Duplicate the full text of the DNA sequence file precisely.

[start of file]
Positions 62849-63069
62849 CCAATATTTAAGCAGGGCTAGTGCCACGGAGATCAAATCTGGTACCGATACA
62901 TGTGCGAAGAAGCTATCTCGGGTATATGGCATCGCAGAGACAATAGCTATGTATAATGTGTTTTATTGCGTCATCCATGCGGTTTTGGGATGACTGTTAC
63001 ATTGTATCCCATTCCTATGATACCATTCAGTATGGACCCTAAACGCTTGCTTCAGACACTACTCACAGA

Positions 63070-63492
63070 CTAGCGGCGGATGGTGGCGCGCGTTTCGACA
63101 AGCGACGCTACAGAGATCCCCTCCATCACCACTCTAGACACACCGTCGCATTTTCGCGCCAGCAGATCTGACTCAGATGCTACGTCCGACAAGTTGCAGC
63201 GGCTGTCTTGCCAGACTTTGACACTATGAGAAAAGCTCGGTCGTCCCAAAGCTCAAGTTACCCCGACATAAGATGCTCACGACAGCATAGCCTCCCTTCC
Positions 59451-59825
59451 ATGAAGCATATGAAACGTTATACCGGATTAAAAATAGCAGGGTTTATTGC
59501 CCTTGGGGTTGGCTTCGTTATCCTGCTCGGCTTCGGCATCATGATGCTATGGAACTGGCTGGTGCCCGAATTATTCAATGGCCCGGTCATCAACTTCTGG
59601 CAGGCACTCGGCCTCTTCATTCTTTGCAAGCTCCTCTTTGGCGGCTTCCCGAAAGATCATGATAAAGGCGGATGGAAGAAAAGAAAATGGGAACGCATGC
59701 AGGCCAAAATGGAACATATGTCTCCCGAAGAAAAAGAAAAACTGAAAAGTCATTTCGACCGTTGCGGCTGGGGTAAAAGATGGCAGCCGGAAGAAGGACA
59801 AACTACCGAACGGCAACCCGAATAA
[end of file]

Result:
Positions 62849-63069
62849 CCAATATTTAAGCAGGGCTAGTGCCACGGAGATCAAATCTGGTACCGATACA
62901 TGTGCGAAGAAGCTATCTCGGGTATATGGCATCGCAGAGACAATAGCTATGTATAATGTGTTTTATTGCGTCATCCATGCGGTTTTGGGATGACTGTTAC
63001 ATTGTATCCCATTCCTATGATACCATTCAGTATGGACCCTAAACGCTTGCTTCAGACACTACTCACAGA

Positions 63070-63492
63070 CTAGCGGCGGATGGTGGCGCGCGTTTCGACA
63101 AGCGACGCTACAGAGATCCCCTCCATCACCACTCTAGACACACCGTCGCATTTTCGCGCCAGCAGATCTGACTCAGATGCTACGTCCGACAAGTTGCAGC
63201 GGCTGTCTTGCCAGACTTTGACACTATGAGAAAAGCTCGGTCGTCCCAAAGCTCAAGTTACCCCGACATAAGATGCTCACGACAGCATAGCCTCCCTTCC
Positions 59451-59825
59451 ATGAAGCATATGAAACGTTATACCGGATTAAAAATAGCAGGGTTTATTGC
59501 CCTTGGGGTTGGCTTCGTTATCCTGCTCGGCTTCGGCATCATGATGCTATGGAACTGGCTGGTGCCCGAATTATTCAATGGCCCGGTCATCAACTTCTGG
59601 CAGGCACTCGGCCTCTTCATTCTTTGCAAGCTCCTCTTTGGCGGCTTCCCGAAAGATCATGATAAAGGCGGATGGAAGAAAAGAAAATGGGAACGCATGC
59701 AGGCCAAAATGGAACATATGTCTCCCGAAGAAAAAGAAAAACTGAAAAGTCATTTCGACCGTTGCGGCTGGGGTAAAAGATGGCAGCCGGAAGAAGGACA
59801 AACTACCGAACGGCAACCCGAATAA